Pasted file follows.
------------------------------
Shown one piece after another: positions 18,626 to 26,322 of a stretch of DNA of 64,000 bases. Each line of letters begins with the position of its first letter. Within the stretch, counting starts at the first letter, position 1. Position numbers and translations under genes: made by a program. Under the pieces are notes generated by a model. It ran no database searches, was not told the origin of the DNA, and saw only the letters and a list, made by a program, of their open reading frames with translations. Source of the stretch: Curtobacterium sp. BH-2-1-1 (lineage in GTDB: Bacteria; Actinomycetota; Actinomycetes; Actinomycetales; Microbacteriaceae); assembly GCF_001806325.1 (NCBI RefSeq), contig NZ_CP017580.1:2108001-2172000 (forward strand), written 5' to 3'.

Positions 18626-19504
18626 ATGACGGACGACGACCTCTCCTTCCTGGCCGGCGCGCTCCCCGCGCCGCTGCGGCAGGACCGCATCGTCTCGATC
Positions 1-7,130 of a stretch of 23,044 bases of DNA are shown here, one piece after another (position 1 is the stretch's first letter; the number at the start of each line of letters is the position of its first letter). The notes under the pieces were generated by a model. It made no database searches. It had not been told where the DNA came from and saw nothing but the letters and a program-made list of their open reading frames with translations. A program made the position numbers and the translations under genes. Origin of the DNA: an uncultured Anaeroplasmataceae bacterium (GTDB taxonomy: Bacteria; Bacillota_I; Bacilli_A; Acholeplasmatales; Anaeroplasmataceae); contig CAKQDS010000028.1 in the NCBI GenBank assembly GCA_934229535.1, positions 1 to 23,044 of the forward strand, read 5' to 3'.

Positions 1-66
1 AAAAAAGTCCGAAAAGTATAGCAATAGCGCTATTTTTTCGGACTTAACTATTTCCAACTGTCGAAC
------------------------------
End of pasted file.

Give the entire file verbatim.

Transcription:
Shown one piece after another: positions 18,626 to 26,322 of a stretch of DNA of 64,000 bases. Each line of letters begins with the position of its first letter. Within the stretch, counting starts at the first letter, position 1. Position numbers and translations under genes: made by a program. Under the pieces are notes generated by a model. It ran no database searches, was not told the origin of the DNA, and saw only the letters and a list, made by a program, of their open reading frames with translations. Source of the stretch: Curtobacterium sp. BH-2-1-1 (lineage in GTDB: Bacteria; Actinomycetota; Actinomycetes; Actinomycetales; Microbacteriaceae); assembly GCF_001806325.1 (NCBI RefSeq), contig NZ_CP017580.1:2108001-2172000 (forward strand), written 5' to 3'.

Positions 18626-19504
18626 ATGACGGACGACGACCTCTCCTTCCTGGCCGGCGCGCTCCCCGCGCCGCTGCGGCAGGACCGCATCGTCTCGATC
Positions 1-7,130 of a stretch of 23,044 bases of DNA are shown here, one piece after another (position 1 is the stretch's first letter; the number at the start of each line of letters is the position of its first letter). The notes under the pieces were generated by a model. It made no database searches. It had not been told where the DNA came from and saw nothing but the letters and a program-made list of their open reading frames with translations. A program made the position numbers and the translations under genes. Origin of the DNA: an uncultured Anaeroplasmataceae bacterium (GTDB taxonomy: Bacteria; Bacillota_I; Bacilli_A; Acholeplasmatales; Anaeroplasmataceae); contig CAKQDS010000028.1 in the NCBI GenBank assembly GCA_934229535.1, positions 1 to 23,044 of the forward strand, read 5' to 3'.

Positions 1-66
1 AAAAAAGTCCGAAAAGTATAGCAATAGCGCTATTTTTTCGGACTTAACTATTTCCAACTGTCGAAC